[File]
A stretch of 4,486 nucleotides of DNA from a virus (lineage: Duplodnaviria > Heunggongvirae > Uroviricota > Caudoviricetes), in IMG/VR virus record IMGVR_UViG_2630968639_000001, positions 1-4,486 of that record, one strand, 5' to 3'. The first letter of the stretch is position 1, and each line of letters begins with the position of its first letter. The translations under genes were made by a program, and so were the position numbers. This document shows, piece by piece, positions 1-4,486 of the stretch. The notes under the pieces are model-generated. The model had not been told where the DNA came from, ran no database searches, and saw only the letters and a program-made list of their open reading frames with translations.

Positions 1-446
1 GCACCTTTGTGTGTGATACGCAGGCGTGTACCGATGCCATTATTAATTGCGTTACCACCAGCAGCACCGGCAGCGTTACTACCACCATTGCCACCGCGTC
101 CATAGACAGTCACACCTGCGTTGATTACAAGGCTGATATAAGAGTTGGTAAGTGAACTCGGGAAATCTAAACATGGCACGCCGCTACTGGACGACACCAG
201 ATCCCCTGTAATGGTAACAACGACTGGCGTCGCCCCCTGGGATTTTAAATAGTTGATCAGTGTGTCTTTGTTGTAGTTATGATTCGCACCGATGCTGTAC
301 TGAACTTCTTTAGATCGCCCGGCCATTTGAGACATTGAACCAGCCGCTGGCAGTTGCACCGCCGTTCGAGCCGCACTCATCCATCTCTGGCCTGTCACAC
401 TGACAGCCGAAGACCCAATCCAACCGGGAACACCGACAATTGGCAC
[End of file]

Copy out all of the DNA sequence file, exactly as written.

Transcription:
A stretch of 4,486 nucleotides of DNA from a virus (lineage: Duplodnaviria > Heunggongvirae > Uroviricota > Caudoviricetes), in IMG/VR virus record IMGVR_UViG_2630968639_000001, positions 1-4,486 of that record, one strand, 5' to 3'. The first letter of the stretch is position 1, and each line of letters begins with the position of its first letter. The translations under genes were made by a program, and so were the position numbers. This document shows, piece by piece, positions 1-4,486 of the stretch. The notes under the pieces are model-generated. The model had not been told where the DNA came from, ran no database searches, and saw only the letters and a program-made list of their open reading frames with translations.

Positions 1-446
1 GCACCTTTGTGTGTGATACGCAGGCGTGTACCGATGCCATTATTAATTGCGTTACCACCAGCAGCACCGGCAGCGTTACTACCACCATTGCCACCGCGTC
101 CATAGACAGTCACACCTGCGTTGATTACAAGGCTGATATAAGAGTTGGTAAGTGAACTCGGGAAATCTAAACATGGCACGCCGCTACTGGACGACACCAG
201 ATCCCCTGTAATGGTAACAACGACTGGCGTCGCCCCCTGGGATTTTAAATAGTTGATCAGTGTGTCTTTGTTGTAGTTATGATTCGCACCGATGCTGTAC
301 TGAACTTCTTTAGATCGCCCGGCCATTTGAGACATTGAACCAGCCGCTGGCAGTTGCACCGCCGTTCGAGCCGCACTCATCCATCTCTGGCCTGTCACAC
401 TGACAGCCGAAGACCCAATCCAACCGGGAACACCGACAATTGGCAC